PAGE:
Behind the enticing myth of the successful college dropout is the concept of survivorship bias, which distorts our view of these highly successful entrepreneurs. Our focus on the breakthrough achievements of college dropouts is lopsided because of cognitive bias and logical error, which lead people to make false conclusions due to the overlooked qualities of the rest of the population.

This uneven attention to distribution overlooks the low-profile college dropouts who engaged in necessity entrepreneurship and failed or those who never had the opportunity to venture into something due to limited access to resources. An interplay of factors influences the success or failure of entrepreneurs, so it is important to be careful in attributing outcomes to just a few traits that we choose to highlight to glamorize college dropouts.

If you are one of those students who just left formal schooling due to the pandemic or for any other reason, be assured that learning is not confined within the four walls of the classroom. There are other paths that you can take and opportunities to explore. One is to choose a career path and set yourself up for training and apprenticeship. The other is to be an entrepreneur. One interesting fact is that dropouts are more likely to become entrepreneurs than graduates. Education, however, is still an important determinant of success in entrepreneurial performance.

incomplete postsecondary education among americans

How To Be A Successful College Dropout

Though their individual characters may seem unique, successful college dropouts possess similar characteristics when it comes to facing life’s obstacles. While some people may perceive them as quitters, these men and women who made it big without a college degree compensated that deficiency with grit and hard work. The following principles are common among them, and could also help as you carve out a different path for your life.

Whether you are contemplating dropping out of school, or you have already left college, there is a lot to learn from the experiences of successful college dropouts. Remember, your decision will affect the next 10 or 20 years, if not the rest of your life.

1. Have a Clear Sense of Direction

It is important to note that the sequence of decisions on leaving college or any formal schooling differ across individuals. One college student might decide to drop out of school, and then eventually decide either to become an entrepreneur or gain experience by choosing a career path. Some are already engaged in entrepreneurship and choose to concentrate on the business by dropping out of college. Almost all of the successful college dropouts had a clearly defined and scalable business before they left school. Depending on your reason for leaving school, you have to identify your options and evaluate the feasibility of each option. Having a contingency plan would also be valuable.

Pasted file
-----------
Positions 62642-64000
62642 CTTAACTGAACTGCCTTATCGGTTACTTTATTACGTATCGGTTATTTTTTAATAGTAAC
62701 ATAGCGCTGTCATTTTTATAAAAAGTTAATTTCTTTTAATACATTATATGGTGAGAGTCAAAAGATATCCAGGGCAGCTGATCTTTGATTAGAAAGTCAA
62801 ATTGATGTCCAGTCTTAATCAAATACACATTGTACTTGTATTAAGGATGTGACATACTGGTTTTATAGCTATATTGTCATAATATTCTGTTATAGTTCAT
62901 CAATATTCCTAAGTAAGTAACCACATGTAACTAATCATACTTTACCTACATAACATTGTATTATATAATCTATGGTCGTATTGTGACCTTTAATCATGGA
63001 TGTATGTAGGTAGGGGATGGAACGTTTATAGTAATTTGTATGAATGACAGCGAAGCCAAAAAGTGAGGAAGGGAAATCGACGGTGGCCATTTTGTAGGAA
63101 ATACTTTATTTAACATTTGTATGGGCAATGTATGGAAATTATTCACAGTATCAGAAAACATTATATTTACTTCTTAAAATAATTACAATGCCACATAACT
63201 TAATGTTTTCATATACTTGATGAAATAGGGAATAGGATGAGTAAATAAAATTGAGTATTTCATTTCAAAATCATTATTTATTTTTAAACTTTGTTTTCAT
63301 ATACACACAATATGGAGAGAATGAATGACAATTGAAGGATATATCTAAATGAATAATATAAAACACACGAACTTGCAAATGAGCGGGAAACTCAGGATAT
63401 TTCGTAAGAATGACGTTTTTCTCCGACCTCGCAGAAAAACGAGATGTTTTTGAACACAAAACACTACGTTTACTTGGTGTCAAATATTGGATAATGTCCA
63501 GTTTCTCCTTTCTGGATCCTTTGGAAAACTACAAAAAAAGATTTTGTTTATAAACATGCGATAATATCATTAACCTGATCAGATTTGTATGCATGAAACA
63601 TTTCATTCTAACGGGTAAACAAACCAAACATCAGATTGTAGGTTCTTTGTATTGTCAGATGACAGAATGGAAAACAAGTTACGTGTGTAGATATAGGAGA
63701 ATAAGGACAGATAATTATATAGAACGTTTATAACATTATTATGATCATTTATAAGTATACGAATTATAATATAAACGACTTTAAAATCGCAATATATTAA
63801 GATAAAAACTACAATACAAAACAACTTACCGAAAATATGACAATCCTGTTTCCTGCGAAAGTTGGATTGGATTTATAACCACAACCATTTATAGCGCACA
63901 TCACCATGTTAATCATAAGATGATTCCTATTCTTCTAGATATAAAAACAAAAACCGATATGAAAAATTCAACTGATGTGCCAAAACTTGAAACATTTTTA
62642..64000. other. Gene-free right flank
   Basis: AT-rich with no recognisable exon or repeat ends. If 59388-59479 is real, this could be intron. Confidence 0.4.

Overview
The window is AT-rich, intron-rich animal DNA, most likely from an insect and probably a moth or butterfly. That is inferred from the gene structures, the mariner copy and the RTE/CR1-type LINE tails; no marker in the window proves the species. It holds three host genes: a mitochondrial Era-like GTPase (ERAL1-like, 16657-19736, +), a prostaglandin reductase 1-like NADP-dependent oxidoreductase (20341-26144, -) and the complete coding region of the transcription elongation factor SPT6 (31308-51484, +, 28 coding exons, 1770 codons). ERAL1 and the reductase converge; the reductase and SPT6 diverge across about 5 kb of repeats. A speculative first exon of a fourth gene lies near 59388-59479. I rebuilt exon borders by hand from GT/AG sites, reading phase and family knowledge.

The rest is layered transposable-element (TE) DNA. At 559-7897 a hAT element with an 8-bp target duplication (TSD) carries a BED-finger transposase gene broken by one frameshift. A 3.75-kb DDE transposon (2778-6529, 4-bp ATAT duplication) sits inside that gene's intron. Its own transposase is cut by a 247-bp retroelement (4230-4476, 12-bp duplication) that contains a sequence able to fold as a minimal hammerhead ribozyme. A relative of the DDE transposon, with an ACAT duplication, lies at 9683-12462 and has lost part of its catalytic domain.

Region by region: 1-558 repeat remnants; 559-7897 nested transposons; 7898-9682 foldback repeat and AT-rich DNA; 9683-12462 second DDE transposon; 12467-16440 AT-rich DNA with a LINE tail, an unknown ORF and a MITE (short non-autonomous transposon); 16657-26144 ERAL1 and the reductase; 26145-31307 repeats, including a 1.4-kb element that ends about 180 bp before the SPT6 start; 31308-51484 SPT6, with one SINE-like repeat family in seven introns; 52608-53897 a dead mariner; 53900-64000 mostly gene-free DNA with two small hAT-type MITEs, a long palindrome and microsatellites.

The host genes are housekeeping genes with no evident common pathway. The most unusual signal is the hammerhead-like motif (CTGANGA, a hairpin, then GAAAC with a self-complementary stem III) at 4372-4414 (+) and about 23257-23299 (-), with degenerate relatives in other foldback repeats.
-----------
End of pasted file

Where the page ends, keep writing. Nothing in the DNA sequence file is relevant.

2. Map Out Your Network

If you desire autonomy, you should have access to crucial resources. How is your network? Do you have mentors? Do you know people who could be your angel investors? Networking is important in job hunting and in any entrepreneurial endeavor. In every industry, there is an ecosystem and you have to be surrounded by the right people who can help you navigate the environment. It is a known fact that the success of Microsoft would not have been possible if not for the mother of Bill Gates, respected businesswoman Mary Gates, who introduced Bill to the then-chairman of IBM John Opel in the 1980s. Mary Gates and John Opel were both members of the United Way Board, and the rest, as they say, is history.

3. Identify Your Strengths

Do you know your marketable skills? What are you good at? Your idea for a startup might be mind-blowing but you have to know how to execute it. You must be equipped with the necessary knowledge, skills, and competencies to incubate it into fruition. This requires more than taking the leap as friends cheer you on. College dropout success stories illuminate the importance of having the ability to work through ambiguity.

4. Invest In Yourself

If you find your list of skills and competencies lacking, then take advantage of free online courses to enhance your capabilities. Even the most successful college dropouts acknowledge that in general, highly-educated entrepreneurs outperform those with lower levels of education (Buenstorf, Nielsen, & Timmermans, 2017). We are all wired differently and going to college may not be the best path for everyone. However, we are all required to embrace lifelong learning, in any way we choose. Upskilling is the mantra in the post-industrial, creative economy (WEF, 2021).

5. Be Ready to Take Risks and Accept Failure

You are already taking on a major risk once you drop out of school, but you have to be ready for more. The successful college dropouts did not shy away from risk, instead, they embraced it. It is important to note, however, that they took on calculated risks and intelligent risks. These college dropouts are short of a few credits to degree completion, and, therefore, have skills in abstract problem-solving. Years of formal education contributed to their success. In the same manner, do not be discouraged by failure. Failures pushed Steve Jobs to reinvent himself and succeed, and he even said that getting fired is the best thing that happened to him.

6. Return To School Is An Option